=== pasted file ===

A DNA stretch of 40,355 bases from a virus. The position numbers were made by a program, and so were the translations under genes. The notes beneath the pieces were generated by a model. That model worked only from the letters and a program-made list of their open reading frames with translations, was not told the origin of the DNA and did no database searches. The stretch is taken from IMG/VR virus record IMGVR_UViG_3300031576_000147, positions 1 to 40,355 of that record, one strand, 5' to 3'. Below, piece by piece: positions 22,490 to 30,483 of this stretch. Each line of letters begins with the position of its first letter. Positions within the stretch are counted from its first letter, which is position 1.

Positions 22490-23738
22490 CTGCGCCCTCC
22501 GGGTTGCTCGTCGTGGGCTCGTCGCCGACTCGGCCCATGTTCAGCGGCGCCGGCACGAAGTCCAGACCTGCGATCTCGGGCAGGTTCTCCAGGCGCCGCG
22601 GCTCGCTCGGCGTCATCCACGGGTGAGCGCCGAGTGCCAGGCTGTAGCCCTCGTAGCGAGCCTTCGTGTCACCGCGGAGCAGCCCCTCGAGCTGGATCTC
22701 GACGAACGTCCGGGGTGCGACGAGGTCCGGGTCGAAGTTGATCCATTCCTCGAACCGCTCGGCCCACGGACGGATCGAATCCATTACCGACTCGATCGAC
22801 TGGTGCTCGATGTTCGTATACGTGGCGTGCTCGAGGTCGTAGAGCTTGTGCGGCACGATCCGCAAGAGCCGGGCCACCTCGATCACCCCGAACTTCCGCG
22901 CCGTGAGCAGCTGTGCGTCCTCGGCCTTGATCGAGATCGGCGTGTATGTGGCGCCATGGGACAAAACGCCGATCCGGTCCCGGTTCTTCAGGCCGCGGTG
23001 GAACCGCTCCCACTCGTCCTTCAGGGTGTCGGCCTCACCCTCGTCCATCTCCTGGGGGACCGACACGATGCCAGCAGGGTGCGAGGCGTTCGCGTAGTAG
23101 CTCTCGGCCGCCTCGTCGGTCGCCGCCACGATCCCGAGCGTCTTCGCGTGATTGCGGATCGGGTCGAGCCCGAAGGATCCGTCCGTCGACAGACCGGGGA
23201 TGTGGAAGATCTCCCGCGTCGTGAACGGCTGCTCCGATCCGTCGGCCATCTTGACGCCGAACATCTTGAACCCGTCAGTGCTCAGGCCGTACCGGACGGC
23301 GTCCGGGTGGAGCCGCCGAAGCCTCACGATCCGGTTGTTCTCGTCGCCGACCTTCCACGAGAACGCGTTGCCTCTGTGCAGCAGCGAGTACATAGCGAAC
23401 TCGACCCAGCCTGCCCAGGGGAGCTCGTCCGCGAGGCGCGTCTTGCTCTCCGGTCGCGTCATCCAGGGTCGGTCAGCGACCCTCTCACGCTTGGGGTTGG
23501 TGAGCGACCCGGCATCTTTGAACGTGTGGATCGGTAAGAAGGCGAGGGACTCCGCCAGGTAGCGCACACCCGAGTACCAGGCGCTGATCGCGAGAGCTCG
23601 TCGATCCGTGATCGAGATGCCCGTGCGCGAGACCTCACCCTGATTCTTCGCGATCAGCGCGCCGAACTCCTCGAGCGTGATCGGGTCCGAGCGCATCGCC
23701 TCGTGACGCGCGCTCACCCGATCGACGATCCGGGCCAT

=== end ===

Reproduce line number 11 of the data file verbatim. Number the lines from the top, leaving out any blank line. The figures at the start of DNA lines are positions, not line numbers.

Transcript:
23201 TGTGGAAGATCTCCCGCGTCGTGAACGGCTGCTCCGATCCGTCGGCCATCTTGACGCCGAACATCTTGAACCCGTCAGTGCTCAGGCCGTACCGGACGGC